A to Z Blogging Challenge: O is for Orange #atozchallenge

A to Z Blogging Challenge: O is for Orange
IntroductionAbout DuolingoAbout A to Z Blogging Challenge
Earlier this year I was inspired by a Twitter challenge (#teacher5adaymflmarch) to spend a few minutes every day using Duolingo. I wasn’t in a position to do the full challenge but I love that it prompted me to try something new, just because and just for me. Since then, I’ve been spending a few minutes every day learning a little Danish and I love it.

I knew this year that I wanted to do the A to Z Blogging Challenge again but time was tight. I finally hit upon the idea that I could combine my Duolingo language challenge with my A to Z Blogging Challenge and I asked Dave if he wanted to jump on board. He did, so every day we’ll be theming our posts with a new word that we’ve learnt during our own particular language journeys.

Learning with Duolingo is fun and addictive. Earn points for correct answers, race against the clock, and level up. Our bite-sized lessons are effective, and we have proof that it works.

A to Z schedule

Most of the time if you subtract Sundays from April, you then have 26 days–one day for each letter of the alphabet. When April 1st lands on a Sunday you begin on that day which will be the only Sunday you would post during that month’s challenge.

Using this premise, you would start beginning April First with a topic themed on something with the letter A, then on April second another topic with the letter B as the theme, and so on until you finish on April thirtieth with the theme based on the letter Z. It doesn’t even have to be a word–it can be a proper noun, the letter used as a symbol, or the letter itself. The theme of the day is the letter scheduled for that day.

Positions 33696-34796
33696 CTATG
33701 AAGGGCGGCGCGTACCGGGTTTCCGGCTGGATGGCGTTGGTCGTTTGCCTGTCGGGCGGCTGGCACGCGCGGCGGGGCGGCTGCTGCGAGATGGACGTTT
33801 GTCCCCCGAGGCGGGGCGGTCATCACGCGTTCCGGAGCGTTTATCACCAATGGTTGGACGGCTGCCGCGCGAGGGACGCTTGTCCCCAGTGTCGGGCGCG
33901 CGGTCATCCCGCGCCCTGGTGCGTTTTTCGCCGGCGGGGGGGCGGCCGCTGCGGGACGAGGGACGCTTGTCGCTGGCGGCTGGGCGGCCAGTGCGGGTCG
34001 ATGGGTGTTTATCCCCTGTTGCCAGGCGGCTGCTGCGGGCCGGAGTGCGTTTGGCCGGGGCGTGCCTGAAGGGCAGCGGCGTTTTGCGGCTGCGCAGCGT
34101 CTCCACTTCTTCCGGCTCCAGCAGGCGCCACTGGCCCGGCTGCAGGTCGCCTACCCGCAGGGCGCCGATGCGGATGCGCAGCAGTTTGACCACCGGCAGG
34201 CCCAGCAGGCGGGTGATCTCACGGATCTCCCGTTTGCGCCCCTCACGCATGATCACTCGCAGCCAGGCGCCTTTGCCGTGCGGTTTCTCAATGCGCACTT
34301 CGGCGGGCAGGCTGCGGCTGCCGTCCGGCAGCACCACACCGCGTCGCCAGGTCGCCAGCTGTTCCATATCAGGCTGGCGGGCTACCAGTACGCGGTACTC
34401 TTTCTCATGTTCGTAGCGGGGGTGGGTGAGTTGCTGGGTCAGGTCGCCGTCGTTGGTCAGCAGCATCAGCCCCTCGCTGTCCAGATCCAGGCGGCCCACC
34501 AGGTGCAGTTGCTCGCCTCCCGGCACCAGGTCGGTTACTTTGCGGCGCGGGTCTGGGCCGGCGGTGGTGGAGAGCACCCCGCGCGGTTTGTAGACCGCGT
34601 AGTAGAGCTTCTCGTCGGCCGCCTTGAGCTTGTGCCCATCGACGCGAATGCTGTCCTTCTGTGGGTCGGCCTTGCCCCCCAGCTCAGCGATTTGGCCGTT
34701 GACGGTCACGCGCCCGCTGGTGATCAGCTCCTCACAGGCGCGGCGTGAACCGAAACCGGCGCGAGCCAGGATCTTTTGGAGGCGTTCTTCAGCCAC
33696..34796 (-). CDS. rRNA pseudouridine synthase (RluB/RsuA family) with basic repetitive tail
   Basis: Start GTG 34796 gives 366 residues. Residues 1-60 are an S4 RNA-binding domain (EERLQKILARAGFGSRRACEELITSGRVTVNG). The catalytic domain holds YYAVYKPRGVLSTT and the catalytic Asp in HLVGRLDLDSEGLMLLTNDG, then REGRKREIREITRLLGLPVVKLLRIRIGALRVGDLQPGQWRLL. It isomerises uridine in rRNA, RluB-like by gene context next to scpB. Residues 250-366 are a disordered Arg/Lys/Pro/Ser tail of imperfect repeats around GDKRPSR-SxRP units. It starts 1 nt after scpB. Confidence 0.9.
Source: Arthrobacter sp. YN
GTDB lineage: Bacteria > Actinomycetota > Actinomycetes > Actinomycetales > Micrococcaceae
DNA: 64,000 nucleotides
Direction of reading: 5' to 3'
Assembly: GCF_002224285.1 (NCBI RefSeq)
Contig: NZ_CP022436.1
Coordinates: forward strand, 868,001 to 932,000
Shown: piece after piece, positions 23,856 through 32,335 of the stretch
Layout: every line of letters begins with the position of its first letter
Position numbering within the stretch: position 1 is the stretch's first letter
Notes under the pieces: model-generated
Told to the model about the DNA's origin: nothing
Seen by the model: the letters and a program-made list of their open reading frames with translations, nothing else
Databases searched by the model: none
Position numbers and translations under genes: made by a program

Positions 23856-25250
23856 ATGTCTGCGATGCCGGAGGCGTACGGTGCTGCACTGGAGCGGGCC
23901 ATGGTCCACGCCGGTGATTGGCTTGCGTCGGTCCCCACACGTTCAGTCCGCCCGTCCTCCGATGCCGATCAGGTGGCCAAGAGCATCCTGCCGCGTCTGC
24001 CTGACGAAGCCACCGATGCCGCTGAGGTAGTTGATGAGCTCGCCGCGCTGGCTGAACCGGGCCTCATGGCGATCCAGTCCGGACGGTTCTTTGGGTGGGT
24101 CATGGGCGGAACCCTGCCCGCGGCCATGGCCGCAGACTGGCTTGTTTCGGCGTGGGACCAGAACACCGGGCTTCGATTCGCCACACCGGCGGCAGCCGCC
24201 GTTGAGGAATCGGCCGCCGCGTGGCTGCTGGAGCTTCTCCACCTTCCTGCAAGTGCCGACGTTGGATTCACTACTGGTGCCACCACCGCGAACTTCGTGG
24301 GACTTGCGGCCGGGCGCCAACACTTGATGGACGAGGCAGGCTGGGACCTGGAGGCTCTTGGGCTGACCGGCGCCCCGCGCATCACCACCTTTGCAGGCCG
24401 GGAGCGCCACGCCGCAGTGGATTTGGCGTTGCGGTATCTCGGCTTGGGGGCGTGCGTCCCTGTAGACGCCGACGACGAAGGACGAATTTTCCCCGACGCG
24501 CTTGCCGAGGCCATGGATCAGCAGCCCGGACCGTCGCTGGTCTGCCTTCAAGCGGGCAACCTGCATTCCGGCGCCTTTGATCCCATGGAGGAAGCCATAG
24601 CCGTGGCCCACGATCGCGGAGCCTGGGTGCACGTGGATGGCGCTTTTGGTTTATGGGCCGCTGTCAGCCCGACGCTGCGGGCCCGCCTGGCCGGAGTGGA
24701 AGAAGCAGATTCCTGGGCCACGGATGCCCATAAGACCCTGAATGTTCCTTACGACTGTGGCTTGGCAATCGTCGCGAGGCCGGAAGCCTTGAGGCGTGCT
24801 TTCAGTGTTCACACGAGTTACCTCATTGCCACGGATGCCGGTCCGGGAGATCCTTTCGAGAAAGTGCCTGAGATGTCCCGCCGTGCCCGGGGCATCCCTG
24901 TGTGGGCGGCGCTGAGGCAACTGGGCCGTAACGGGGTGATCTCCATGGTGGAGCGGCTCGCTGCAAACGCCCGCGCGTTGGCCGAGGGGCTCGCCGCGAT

Find out more here.

A to Z Blogging Challenge: O is for Orange

Today’s prompt has led to a little confusion/befuddlement. When I saw orange is appelsin in Danish, I thought ‘Oh, like German has Apfelsine’ (although I was a bit fuzzy on the spelling). I am sure that even though I was taught Orangensaft for orange juice, the word for the orange itself was Apfelsine. Yet, it seems this has either fallen out of favour or is maybe restricted to certain parts of Germany? Hmm, something to look into when time allows.

The A to Z Blogging Challenge/Duolingo challenge sends me on another new tangent…

Denmark flagDonna

Danish = appelsin

Example sentence: Jeg har en appelsin på min tallerken (I have an orange on my plate)


Germany flagDave

German = Orange

Example sentence: Die Orange ist gut (The orange is good)


A to Z Blogging Challenge: O is for Orange

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Donna Brown

Ever developing teacher and learner (online and offline!). Avid reader/audiobook listener, fan of podcasts, prone to the odd Netflix binge. Mum to six crazy and incredible rescue cats. Occasional writer of short stories and poetry.
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  1. That is quite interesting! I want to learn The German language, so I guess I have made a start…

    1. It’s a great language. I went to Germany a few years ago and couldn’t speak a word. Hopefully when I go back there I’ll not need to speak much English at all :)

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